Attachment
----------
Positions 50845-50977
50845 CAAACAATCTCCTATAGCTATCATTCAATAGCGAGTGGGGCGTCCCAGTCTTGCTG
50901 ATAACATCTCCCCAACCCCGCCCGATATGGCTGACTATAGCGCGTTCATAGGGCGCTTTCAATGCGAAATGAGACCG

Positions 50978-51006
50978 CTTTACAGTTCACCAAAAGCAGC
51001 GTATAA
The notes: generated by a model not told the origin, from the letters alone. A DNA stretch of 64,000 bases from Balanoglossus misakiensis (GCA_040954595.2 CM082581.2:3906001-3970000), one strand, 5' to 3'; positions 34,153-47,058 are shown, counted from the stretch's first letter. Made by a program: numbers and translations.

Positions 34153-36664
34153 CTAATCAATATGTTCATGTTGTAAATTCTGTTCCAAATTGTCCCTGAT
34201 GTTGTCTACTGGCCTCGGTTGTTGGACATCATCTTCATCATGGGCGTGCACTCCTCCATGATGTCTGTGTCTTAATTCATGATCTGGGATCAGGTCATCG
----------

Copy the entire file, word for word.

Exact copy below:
Positions 50845-50977
50845 CAAACAATCTCCTATAGCTATCATTCAATAGCGAGTGGGGCGTCCCAGTCTTGCTG
50901 ATAACATCTCCCCAACCCCGCCCGATATGGCTGACTATAGCGCGTTCATAGGGCGCTTTCAATGCGAAATGAGACCG

Positions 50978-51006
50978 CTTTACAGTTCACCAAAAGCAGC
51001 GTATAA
The notes: generated by a model not told the origin, from the letters alone. A DNA stretch of 64,000 bases from Balanoglossus misakiensis (GCA_040954595.2 CM082581.2:3906001-3970000), one strand, 5' to 3'; positions 34,153-47,058 are shown, counted from the stretch's first letter. Made by a program: numbers and translations.

Positions 34153-36664
34153 CTAATCAATATGTTCATGTTGTAAATTCTGTTCCAAATTGTCCCTGAT
34201 GTTGTCTACTGGCCTCGGTTGTTGGACATCATCTTCATCATGGGCGTGCACTCCTCCATGATGTCTGTGTCTTAATTCATGATCTGGGATCAGGTCATCG